Chapters 8-10 Questions and Answers
1. What are Mrs. McNab’s thoughts on returning to the house?
2. What are Mrs. McNab’s memories of Mrs. Ramsay?
3. Explain the metaphor of the the feather. What does it signify?
4. Why do Mrs. McNab and Mrs. Bast and her son come to clean the house?
5. How does Mrs. McNab remember Mr. Ramsay?
6. How does Mrs. McNab remember the house when the Ramsays were there?
7. What personal handicaps do the two women have in their housecleaning efforts?
8. What is suggested by the words, “messages of peace breathe from the sea to the shore”?
9. How does nature change as a result of these messages?
10. Describe the sleep enjoyed by Lily when she returns to the house.
1. Mrs. McNab has heard the house will be sold and the family won’t be back.
2. Mrs. McNab remembers Mrs. Ramsay as pleasant with all the staff. She envisions a specific day when Mrs. Ramsay, bent over her flowers, greets her warmly and tells her she will have the cook get her a plate of soup.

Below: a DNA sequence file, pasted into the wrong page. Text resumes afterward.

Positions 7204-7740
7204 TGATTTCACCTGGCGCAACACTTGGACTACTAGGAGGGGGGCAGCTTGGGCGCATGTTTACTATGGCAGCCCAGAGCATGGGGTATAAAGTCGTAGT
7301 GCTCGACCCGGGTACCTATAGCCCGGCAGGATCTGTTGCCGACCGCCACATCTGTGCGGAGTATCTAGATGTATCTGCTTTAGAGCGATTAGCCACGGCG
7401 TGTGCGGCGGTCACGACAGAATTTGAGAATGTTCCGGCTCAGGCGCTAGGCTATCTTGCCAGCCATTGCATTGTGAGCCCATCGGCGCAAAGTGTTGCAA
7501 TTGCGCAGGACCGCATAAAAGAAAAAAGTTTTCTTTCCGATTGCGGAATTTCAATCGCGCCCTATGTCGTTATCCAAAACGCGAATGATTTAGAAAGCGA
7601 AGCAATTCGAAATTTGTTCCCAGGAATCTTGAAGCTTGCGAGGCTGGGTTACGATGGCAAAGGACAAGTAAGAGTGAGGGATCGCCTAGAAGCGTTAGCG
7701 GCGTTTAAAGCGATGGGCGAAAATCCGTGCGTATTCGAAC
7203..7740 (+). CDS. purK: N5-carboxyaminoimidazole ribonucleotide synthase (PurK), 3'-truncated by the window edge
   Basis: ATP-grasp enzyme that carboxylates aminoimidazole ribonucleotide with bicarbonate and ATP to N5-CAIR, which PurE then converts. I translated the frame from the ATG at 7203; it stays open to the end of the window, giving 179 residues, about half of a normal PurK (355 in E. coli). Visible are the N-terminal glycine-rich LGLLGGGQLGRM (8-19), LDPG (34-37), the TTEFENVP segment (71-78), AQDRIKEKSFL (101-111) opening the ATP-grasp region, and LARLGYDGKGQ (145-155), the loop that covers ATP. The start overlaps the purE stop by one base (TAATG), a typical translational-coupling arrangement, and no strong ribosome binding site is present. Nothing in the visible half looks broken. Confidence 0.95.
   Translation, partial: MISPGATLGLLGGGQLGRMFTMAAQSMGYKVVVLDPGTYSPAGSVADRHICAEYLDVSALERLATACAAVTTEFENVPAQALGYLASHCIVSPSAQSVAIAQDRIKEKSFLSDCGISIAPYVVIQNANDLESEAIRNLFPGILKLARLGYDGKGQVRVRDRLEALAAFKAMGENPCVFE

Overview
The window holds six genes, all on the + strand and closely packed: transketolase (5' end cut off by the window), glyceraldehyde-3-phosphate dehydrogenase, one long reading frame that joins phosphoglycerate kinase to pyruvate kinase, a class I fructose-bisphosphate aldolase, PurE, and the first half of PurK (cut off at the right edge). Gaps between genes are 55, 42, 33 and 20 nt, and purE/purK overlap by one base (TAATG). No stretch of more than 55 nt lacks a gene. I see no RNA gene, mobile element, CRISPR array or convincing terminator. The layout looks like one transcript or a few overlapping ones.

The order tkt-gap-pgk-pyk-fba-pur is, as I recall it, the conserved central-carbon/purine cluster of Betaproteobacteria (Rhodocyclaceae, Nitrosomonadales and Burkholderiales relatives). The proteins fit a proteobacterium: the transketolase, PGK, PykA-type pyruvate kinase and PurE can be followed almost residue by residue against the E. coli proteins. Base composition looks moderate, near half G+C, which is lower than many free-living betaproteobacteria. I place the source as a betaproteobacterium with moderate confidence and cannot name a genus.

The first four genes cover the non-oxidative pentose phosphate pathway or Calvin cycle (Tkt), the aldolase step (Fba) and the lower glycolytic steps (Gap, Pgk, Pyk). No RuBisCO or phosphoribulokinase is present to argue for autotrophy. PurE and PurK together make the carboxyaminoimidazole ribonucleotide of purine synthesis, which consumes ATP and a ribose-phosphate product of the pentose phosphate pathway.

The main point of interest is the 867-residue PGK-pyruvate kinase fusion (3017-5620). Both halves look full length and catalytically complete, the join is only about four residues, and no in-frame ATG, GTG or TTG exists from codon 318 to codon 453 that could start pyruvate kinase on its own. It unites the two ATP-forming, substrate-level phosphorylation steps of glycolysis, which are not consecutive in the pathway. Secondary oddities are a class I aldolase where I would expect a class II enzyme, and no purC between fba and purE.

3. The house is near ruin. Something as weightless as a feather could tip the balance, making absolute disintegration inevitable.
4. The caretakers come to clean the house because they have received word from one of the Ramsay daughters that they will come to spend the summer and they want the house put into shape.
5. Mrs. McNab remembers Mr. Ramsay as an old gentleman, lean as a rake, wagging his head and talking to himself. He never spoke to her.
6. Mrs. McNab remembers the dinner parties, the guests in formal attire; she remembers the happy tone of the staff, the laughter in the kitchen; she recalls the tasty food, given generously by the cook.
7. The two women are in their seventies. They are slow in movement. They tire easily. They are not agile.
8. The messages of peace are messages that the war has ended.
9. Instead of being threatening and ominous, Nature becomes beautiful and gentle.
10. Lily’s sleep is accompanied by the gentle waves and the tender night. She sleeps soundly and well.